We’re over a quarter of the way through 2020. Have you taken up the 100 Hour Meditation Challenge? It’s never too late to start! What is the challenge? You meditate 100 hours across a year. Simple isn’t it?
Week 15 Progress
Taking up the challenge is easy. The follow through is where things get hard. 100 hours means meditating 30 minutes four or five times each week. If you are accountable to others, the sitting is easier due to peer pressure and possible shame.
You, my dear readers, keep me sitting. I’d like to say it was my iron will but when my inner slacker rears its head, I make myself sit simply because I’d be embarrassed to report failure. Whatever works! Plus I get to reap the benefits of a regular meditation habit as a result so I’ll take my wins where I can.
As of the end of week 15 I have meditated 43 hours and 45 minutes. Not too shabby.
Even with trying to stay accountable, sitting isn’t always easy though.
Boredom, Laziness, Avoidance
Having meditated plenty over the past 20 years I know and have experienced the enormous benefits of mediation like increased happiness, peace, clarity of mind, improved concentration and patience. During meditation I usually feel blissful and happy. Yet even so I still don’t always want to sit and do it. Sometimes it’s the last thing I want to do!
Why? Who knows?
Being stuck in lockdown here in New England until at least May 15th, it’s not like I have anything to really do other than garden. I have enormous amounts of free time. That doesn’t mean I want to sit for even 30 minutes almost every day. I’m sure you can relate.
I can’t point to any big reasons to avoid meditation. Once I sit, I always have a pleasant experience, unlike in early years when boredom and restlessness would set in. The main culprit is an interrupted schedule.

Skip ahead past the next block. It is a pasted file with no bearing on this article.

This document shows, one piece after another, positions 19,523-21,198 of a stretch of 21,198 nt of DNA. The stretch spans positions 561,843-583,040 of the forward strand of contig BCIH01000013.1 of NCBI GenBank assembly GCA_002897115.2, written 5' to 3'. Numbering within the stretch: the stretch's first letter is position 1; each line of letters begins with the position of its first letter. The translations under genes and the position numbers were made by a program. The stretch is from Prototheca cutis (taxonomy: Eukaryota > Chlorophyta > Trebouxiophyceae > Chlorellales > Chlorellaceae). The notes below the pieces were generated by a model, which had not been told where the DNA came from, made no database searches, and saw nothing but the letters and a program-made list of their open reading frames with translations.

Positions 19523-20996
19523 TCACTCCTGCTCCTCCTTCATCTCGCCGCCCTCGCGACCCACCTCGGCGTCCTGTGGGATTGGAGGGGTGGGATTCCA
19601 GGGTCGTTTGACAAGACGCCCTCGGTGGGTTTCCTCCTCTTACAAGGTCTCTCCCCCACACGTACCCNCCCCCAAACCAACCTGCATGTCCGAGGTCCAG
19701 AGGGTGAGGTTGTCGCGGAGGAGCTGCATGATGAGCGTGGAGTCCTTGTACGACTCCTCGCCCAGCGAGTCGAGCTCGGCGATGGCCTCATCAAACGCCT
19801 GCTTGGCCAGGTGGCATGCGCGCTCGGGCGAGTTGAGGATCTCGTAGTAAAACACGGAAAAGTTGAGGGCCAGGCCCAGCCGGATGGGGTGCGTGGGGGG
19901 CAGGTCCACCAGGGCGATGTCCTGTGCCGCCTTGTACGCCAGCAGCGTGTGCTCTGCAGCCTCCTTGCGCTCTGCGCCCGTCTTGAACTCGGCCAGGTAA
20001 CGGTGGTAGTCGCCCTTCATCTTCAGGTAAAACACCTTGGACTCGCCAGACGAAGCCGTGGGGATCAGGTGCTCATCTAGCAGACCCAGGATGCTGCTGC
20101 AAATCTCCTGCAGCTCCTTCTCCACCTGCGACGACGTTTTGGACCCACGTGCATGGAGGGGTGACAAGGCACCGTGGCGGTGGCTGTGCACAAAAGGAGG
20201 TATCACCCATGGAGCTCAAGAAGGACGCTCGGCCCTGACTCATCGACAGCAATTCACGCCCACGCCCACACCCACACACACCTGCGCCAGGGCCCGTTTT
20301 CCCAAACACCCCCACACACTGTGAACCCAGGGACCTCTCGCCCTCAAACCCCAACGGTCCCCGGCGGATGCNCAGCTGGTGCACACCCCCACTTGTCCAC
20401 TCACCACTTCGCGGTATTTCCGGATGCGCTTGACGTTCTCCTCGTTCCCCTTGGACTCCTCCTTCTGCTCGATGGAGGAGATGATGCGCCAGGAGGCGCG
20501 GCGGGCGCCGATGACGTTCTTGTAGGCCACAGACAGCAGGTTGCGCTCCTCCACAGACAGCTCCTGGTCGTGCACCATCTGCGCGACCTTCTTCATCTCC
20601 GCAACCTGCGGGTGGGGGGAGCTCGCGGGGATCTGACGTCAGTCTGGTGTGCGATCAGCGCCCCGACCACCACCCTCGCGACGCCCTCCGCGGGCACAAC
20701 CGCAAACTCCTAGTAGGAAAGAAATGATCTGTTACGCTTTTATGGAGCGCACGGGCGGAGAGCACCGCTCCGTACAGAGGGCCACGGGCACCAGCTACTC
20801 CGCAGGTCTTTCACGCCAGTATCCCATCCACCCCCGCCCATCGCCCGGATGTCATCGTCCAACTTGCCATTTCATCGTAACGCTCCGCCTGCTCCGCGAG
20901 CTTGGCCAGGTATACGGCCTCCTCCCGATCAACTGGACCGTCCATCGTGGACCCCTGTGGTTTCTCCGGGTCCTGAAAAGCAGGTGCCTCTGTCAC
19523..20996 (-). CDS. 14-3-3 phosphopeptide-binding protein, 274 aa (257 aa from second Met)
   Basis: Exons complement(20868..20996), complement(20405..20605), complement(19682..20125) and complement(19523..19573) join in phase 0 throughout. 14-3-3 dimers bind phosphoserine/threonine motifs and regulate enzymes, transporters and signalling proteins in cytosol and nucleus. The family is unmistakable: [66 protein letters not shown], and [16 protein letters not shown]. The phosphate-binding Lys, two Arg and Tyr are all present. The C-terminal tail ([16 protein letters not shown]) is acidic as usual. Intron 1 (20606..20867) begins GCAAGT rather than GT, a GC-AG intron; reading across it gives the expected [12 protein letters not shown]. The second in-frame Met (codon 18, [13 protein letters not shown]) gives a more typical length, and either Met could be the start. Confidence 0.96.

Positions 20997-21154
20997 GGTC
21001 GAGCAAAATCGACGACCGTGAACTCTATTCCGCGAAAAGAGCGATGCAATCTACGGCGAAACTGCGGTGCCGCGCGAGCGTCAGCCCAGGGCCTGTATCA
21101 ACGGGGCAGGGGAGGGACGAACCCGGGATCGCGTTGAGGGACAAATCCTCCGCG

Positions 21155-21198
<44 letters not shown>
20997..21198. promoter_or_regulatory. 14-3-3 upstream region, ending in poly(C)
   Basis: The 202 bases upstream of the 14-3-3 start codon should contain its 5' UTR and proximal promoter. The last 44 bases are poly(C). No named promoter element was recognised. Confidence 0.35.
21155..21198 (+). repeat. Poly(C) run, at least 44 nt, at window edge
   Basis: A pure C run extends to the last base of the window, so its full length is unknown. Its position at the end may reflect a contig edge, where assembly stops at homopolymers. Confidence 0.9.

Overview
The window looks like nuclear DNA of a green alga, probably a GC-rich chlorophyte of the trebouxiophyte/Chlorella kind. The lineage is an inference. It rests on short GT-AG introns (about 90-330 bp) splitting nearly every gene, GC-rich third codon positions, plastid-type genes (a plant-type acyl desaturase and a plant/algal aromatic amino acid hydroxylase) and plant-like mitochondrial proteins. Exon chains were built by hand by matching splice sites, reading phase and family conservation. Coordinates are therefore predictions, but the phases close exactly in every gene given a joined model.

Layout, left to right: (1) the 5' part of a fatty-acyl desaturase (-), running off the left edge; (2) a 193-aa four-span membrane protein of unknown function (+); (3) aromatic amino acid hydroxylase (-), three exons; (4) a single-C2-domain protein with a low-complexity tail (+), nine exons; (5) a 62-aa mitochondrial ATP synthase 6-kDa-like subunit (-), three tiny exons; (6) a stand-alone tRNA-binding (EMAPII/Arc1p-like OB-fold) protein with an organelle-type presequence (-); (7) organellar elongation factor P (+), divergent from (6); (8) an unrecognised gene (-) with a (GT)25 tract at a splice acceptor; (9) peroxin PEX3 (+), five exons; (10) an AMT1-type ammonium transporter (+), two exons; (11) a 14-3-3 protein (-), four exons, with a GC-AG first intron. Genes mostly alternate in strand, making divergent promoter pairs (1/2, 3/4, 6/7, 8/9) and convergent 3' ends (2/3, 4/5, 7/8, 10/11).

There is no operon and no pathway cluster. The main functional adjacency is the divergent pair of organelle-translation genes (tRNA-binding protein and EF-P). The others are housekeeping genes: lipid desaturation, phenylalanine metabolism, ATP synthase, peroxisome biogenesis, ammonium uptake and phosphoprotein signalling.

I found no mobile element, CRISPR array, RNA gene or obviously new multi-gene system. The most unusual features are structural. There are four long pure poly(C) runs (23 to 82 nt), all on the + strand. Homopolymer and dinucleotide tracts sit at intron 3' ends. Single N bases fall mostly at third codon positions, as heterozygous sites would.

Earlier in the challenge I posted about Improvement Pill’s series on creating lasting habits. The recommendations he gives are solid. They worked for me until about mid-March when the lockdown went into effect here and my Airbnb schedule went out the window. My habit of meditating after guests left ran into a new snag of my usual cue of empty house and finished coffee no longer being applicable. I was also gardening more, creating an unfixed schedule.
In order for new habits to survive, we have to adapt them to changing circumstances. I’m managing to keep up the practice but my cueing technique isn’t working as well as it once did. Time to find a new one!
Habits take time. In the beginning we have inspiration, energy and enthusiasm to make the first few days or couple of weeks easier. Then fatigue sets in as that enthusiasm wears off and our interest declines. Hours put in become important and taking breaks – even short ones – can trash any progress and jeopardize us abandoning our fledgling habit.
Over time the habit grows more rooted but honestly in the early years that habit has shallow roots. We can easily uproot it or kill it through neglect. That’s just how these things work. That’s why it’s so very important to revisit goals and make recommitments regularly. It’s sort of like touching base with that new habit and giving its roots the water and attention they need to remain healthy and strong.
Marathon, Not a Sprint
A new habit is a commitment across a long period of time. When we take stock and see how far we’ve come, that helps fortify us.
We have passed week 15 of the 2020 challenge. I’ve put in nearly 44 hours out of 100. That is quite a milestone out of 52 weeks and it gives me faith that I can keep going.
Now is the time to reassess strategies, tweak or change them, and recommit to the journey. This is true for anything from quitting smoking and alcohol or taking up exercise, a healthy diet, and a meditation habit.
Are you doing the 100 Hour Meditation Challenge or trying to develop or maintain a meditation practice? If so, I’d love to read your comments on strategies you find helpful.
Like this article? Please share it so that others can learn these secrets and start living their best lives now.